Given that you are dealing with the most vulnerable population - unaccompanied children - what is the situation like in that regard? Are there children you are working with, finding accommodation for, etc...?
This is a particularly sensitive field, and one part of our system we are definitely not proud of. From previous experience of NGO Atina, the protection of children, and especially protection of children victims of human trafficking, was an extremely problematic field. This is so because the children protection system, and the way in which it is established, did not respond to the real needs of these children.
The situation now is basically the same, because children who come from refugee population have completely different needs, different culture, language, tradition, religion, and the support systems and support programmes must be adapted to these children. We would evaluate the childcare system for those children who are travelling unaccompanied as inadequate in Serbia; it requires a lot of work, if we want to talk about some results, and the assessment of the best interest of these children and assistance to these children.
Thousands of unaccompanied children passed through Serbia since the crisis escalated, and we actually see, based on those individual cases, all the powerlessness of our system and its inability to help these children in the best possible way. It also happened that these children simply run away from accommodation facilities, that they disappear. We would lose contact with them, and we feel that is not good.
The biggest problem and difficulty is the fact that the system does not view these children primarily as children, but rather observes them through their migratory status, which should be of secondary importance, because under the Constitution and laws of our country, every child should be seen as a child and a special approach should be made in work with these children according to that. There is a series of other difficulties that prevent these children from exercising their rights and receiving adequate support, but I believe that it merits a special show where we can talk only about that.
Are there some children who remained in Serbia and how does the state care for them?
When it comes to NGO Atina’s experience, we have had several cases. We identified children victims of human trafficking among the refugee population over the past couple of years, and these children remained in Serbia for a longer period of time.
We had two Afghan children, a boy and a girl, and the girl stayed in Serbia for thirteen months. We do not have information that more children stayed in Serbia for longer periods of time. In our programmes we had children, two girls from Afghanistan, who stayed together with their family, and who survived sexual violence here in Serbia by an Afghan gang. We had the opportunity to work with them for three months, but they did not make a decision to stay in our country. So, we currently do not have the information whether some children stayed here.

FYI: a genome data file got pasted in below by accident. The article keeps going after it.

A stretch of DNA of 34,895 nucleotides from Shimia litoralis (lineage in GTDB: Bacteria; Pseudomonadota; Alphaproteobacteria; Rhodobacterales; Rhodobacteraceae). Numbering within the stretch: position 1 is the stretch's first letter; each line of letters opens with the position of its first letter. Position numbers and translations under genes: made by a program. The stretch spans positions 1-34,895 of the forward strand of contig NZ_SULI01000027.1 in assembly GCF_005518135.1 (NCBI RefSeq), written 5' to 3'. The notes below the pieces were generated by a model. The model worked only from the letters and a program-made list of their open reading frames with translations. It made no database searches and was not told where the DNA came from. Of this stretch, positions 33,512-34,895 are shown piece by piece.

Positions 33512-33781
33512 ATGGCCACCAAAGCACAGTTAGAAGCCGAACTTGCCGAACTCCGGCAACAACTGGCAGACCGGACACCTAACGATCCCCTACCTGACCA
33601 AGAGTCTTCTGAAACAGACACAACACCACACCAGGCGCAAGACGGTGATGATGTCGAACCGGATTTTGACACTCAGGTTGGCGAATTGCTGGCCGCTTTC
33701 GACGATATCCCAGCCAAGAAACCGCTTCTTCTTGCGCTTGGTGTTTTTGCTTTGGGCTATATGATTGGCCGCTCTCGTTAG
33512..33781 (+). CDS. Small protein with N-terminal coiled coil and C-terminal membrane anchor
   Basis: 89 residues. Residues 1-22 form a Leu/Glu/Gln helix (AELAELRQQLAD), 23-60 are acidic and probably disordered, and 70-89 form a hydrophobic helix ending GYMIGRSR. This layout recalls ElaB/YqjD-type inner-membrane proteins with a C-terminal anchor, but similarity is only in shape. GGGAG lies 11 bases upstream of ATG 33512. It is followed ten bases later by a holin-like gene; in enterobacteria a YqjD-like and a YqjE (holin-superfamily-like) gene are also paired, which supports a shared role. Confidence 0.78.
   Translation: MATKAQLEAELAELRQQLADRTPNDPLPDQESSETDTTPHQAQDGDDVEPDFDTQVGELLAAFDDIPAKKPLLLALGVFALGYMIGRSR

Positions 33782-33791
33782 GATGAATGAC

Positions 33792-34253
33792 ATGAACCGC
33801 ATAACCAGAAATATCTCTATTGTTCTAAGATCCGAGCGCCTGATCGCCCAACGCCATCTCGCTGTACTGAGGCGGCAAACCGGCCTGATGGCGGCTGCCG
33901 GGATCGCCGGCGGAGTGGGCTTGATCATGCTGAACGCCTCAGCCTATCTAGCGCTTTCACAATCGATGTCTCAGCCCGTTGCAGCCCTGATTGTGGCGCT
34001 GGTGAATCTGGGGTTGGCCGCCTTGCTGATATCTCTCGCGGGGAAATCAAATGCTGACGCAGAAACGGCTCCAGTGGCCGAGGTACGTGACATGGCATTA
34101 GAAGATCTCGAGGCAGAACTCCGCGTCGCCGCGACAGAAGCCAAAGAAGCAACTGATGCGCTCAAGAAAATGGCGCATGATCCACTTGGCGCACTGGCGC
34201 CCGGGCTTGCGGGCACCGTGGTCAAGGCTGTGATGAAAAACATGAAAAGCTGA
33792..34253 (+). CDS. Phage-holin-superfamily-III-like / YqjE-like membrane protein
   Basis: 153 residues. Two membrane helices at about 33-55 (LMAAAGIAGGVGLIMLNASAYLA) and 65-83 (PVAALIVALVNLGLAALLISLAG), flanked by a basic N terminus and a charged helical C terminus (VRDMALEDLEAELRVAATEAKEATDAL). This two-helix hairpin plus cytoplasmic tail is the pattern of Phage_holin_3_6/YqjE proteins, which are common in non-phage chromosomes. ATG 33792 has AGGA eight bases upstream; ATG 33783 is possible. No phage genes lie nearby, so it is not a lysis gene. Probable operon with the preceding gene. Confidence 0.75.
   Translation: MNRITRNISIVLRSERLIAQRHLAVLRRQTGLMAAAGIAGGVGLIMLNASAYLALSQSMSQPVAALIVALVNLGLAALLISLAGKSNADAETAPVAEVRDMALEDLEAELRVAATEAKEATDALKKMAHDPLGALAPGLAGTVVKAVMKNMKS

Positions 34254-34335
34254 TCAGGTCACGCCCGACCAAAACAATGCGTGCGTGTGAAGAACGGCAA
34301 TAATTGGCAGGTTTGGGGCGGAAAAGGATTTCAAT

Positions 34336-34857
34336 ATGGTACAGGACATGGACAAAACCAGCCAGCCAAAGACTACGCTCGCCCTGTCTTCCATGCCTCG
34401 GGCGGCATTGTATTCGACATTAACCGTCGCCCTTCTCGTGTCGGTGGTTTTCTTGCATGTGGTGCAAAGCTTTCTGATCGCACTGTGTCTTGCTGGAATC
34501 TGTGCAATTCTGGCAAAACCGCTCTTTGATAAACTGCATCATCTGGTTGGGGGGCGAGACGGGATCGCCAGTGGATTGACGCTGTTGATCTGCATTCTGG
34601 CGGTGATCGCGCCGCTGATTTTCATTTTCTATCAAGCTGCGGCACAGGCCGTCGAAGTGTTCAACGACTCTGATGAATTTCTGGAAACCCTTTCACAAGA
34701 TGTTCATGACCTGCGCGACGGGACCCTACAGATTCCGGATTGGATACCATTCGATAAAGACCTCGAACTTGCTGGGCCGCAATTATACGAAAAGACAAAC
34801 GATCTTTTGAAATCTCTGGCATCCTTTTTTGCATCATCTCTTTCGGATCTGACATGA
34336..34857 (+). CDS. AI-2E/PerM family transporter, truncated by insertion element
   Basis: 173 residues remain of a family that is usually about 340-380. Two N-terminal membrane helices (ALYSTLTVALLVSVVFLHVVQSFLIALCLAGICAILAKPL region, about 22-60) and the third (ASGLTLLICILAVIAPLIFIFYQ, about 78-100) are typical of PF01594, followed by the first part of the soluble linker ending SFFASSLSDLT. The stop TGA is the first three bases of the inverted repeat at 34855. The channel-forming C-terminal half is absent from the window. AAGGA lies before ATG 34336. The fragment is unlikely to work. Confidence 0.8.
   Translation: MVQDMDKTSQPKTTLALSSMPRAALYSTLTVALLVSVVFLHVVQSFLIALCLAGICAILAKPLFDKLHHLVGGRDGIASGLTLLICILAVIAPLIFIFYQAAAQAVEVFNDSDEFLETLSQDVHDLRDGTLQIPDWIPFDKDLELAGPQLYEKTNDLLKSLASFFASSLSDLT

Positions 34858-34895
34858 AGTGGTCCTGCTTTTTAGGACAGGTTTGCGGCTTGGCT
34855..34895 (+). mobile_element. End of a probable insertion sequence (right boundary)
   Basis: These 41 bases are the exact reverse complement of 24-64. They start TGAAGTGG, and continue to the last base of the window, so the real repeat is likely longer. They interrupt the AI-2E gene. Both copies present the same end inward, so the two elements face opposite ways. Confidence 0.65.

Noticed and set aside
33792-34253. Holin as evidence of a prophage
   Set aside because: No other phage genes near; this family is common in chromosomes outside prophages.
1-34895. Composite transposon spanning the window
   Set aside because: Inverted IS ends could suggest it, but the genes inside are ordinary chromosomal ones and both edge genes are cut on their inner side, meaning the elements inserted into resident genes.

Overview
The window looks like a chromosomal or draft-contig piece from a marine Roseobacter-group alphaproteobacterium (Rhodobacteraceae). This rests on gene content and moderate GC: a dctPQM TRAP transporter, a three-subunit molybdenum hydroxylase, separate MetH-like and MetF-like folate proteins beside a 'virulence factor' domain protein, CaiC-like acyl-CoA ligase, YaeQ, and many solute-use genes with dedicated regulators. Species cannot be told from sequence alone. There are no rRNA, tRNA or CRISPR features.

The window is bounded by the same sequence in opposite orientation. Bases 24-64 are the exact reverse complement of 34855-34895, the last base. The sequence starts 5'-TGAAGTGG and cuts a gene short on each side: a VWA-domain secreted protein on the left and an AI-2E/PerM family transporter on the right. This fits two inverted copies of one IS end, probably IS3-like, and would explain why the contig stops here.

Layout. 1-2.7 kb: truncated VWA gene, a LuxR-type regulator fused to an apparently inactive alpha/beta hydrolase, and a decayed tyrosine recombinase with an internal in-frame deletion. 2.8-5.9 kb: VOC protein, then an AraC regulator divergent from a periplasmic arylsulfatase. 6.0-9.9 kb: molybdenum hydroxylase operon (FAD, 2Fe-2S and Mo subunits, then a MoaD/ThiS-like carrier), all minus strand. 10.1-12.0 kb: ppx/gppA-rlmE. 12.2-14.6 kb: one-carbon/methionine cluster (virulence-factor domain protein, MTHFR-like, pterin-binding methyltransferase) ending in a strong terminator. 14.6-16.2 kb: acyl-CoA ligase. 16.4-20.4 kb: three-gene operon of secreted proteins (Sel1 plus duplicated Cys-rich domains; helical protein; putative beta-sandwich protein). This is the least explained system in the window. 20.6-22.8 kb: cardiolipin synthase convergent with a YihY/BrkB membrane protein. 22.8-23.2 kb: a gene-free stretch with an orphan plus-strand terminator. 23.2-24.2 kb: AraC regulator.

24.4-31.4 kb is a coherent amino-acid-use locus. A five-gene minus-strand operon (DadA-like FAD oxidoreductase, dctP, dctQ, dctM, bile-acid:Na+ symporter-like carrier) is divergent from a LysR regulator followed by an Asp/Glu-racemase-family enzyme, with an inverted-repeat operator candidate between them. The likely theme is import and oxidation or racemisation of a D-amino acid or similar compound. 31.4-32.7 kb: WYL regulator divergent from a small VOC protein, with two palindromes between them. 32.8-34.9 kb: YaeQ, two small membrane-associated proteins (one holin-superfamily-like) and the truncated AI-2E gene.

Regarding the asylum system and other children who were in our country, there were some examples of children who even started school, but right now we do not have information on whether those children stayed here, or continued the journey with their family during this refugee crisis.
How does the local population react to refugees?
Thank you for this question. This is an issue that is certainly present, even among us. We have had a chance to read citizens’ comments in the media, and we were quite shocked and could not believe what our citizens think about refugees and this whole situation.
There was a number of insulting comments, and even hate speech, particularly, for example, on some newspaper articles that talked about some of the refugees who will stay for a longer period of time, or about some of the refugees who were granted asylum here in Serbia, and decided to stay in Serbia. We see, in fact, that if a greater number of refugees happens to remain here for a longer period of time, we will need a harmonised response, an action that will include a wider range of actors who will help citizens become accustomed to this new fact. At the same time, it would help the refugees to overcome this period in the least painful way.
But definitely: what we can see, even through the media, because we keep track of a lot of articles concerning this topic, is an extremely negative attitude. We would say a neutrality, in the sense that people in Serbia are not that happy when it comes to their position, economic situation, and that we have a lot of problems as a society and as a state. However, we really did not expect this kind of outburst that we have an opportunity to see at various websites and the media, which, in fact, calls for hatred and which suggests that if the refugees remain in Serbia we will face persistent struggle with the opening of a dialogue between the citizens and refugees.
We believe the best solution for this would be joining of cultures, customs and traditions, but it is not for now. Those plans will be made in the near future, when we find out whether these people will stay longer with us or not.
For NGO Atina, text translated by Marija Pantelić
The original text can be found here: